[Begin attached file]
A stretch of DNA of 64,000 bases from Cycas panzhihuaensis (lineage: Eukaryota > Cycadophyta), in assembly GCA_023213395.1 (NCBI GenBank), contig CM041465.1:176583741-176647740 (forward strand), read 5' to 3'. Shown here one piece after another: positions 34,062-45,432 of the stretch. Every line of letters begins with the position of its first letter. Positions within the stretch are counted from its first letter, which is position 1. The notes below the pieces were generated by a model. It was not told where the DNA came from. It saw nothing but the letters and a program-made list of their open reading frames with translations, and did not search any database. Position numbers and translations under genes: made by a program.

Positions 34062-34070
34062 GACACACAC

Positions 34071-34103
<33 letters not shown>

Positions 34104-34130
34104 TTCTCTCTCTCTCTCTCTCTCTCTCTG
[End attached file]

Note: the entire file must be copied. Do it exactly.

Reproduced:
A stretch of DNA of 64,000 bases from Cycas panzhihuaensis (lineage: Eukaryota > Cycadophyta), in assembly GCA_023213395.1 (NCBI GenBank), contig CM041465.1:176583741-176647740 (forward strand), read 5' to 3'. Shown here one piece after another: positions 34,062-45,432 of the stretch. Every line of letters begins with the position of its first letter. Positions within the stretch are counted from its first letter, which is position 1. The notes below the pieces were generated by a model. It was not told where the DNA came from. It saw nothing but the letters and a program-made list of their open reading frames with translations, and did not search any database. Position numbers and translations under genes: made by a program.

Positions 34062-34070
34062 GACACACAC

Positions 34071-34103
<33 letters not shown>

Positions 34104-34130
34104 TTCTCTCTCTCTCTCTCTCTCTCTCTG